African Business Chamber launched — Nagamootoo emphasises importance of partnership

0
2074
Members of the newly launched African Business Roundtable (ABR) following the launch of the body on Friday evening at the Georgetown Marriott Hotel. At right is African Cultural and Development Association (ACDA) Director, Dr Eric Phillips

PRIME Minister Moses Nagamootoo has emphasised the importance of partnerships as he gave assurance of Government’s commitment to working with the newly launched African Business Roundtable, also known as the African Business Chamber of Commerce (ABCC) on Friday.The ABCC was formed partly out of a need to strengthen the economy of Guyana and by the urgings contained in the United Nations General Assembly resolutions A/Res/68/237 and A/Res/69/16, dealing with the International Decade for People of African Descent and the Programme of Action associated with it.

Prime Minister Moses Nagamootoo, who is performing the functions of President, greets former Director General of the Ministry of Foreign Affairs Elizabeth Harper prior to the launch of the African Business Roundtable on Friday at the Marriott Hotel
Prime Minister Moses Nagamootoo, who is performing the functions of President, greets former Director General of the Ministry of Foreign Affairs Elizabeth Harper prior to the launch of the African Business Roundtable on Friday at the Marriott Hotel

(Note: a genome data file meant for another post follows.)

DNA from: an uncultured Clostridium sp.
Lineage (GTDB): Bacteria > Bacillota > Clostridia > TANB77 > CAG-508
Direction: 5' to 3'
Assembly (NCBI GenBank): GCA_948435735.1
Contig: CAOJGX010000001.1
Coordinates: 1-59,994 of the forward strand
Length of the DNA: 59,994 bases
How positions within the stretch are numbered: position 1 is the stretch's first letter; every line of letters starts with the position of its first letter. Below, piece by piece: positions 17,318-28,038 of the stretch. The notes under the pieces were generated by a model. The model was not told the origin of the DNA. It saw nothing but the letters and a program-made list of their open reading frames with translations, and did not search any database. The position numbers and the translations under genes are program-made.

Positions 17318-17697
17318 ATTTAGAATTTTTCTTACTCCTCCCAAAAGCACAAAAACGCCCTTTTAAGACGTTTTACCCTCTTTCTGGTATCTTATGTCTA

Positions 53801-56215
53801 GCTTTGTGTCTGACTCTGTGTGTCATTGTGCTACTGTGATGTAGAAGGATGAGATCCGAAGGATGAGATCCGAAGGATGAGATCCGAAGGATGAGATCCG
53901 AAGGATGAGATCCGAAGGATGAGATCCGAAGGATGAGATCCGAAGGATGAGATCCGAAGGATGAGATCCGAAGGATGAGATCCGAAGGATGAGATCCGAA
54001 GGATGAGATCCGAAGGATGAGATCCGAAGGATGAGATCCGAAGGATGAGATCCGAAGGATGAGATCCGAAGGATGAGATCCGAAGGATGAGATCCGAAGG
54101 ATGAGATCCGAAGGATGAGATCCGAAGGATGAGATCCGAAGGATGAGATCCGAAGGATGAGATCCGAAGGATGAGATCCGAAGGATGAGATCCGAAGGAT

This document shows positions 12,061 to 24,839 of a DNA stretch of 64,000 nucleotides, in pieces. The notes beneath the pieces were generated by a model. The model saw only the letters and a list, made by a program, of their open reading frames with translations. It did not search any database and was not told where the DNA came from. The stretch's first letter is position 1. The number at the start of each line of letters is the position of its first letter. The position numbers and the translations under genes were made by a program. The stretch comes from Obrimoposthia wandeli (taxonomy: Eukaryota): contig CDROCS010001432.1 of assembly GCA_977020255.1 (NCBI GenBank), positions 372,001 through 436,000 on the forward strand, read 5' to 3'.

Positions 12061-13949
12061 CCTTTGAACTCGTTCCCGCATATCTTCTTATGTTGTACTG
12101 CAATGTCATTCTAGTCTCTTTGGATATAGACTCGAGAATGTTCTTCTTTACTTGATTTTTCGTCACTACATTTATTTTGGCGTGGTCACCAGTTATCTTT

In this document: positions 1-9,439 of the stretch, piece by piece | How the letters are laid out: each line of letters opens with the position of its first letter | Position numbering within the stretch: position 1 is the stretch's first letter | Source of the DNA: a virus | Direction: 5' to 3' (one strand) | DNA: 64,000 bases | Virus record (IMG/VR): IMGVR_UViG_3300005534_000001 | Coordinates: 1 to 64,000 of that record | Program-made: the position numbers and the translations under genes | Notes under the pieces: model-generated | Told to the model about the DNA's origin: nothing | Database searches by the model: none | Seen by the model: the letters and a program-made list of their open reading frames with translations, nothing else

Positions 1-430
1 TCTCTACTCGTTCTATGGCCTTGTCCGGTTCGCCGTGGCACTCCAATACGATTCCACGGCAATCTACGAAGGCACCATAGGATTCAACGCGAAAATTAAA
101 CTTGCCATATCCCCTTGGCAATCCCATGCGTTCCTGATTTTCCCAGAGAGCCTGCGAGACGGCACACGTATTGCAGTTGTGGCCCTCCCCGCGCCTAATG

Speaking to a room filled with academics, entrepreneurs and members of the public and private sectors at the Marriott Hotel, Kingston, Georgetown, the Prime Minister, who is performing the duties of President, said that “there will become a time when we work in partnership that we will recognise everyone when we work in partnership.”
“I speak on behalf of the Government of Guyana here when I say that this initiative ought to be applauded, it is a modest start, but in whatever way Government can encourage you to pool your resources and to overcome the present challenges in Guyana , we will keep those initiatives,” he said.
He said that there was a debate in Parliament in 2007 on a motion which was tabled by the late Debra Backer and the issue of obligations of colonial slave masters in terms of reparations came up for discussion.
“Any Government should recognise the fact that there exists the issue of African ancestral lands,” he noted, as he cited similar rights accorded by other groups.
He said that the issue centred on the recognition that only a sympathetic Government would recognise the issue of equity regarding reparations, noting that it remains an issue until today.
He recounted a group which had approached him while he was a practising attorney amid reports that their cooperative lands were being seized by the previous Government at Abary in Berbice. He mentioned the issue, noting that the contention of entitlement dates back to the days of the enslaved Africans.

A section of the gathering at the launch
A section of the gathering at the launch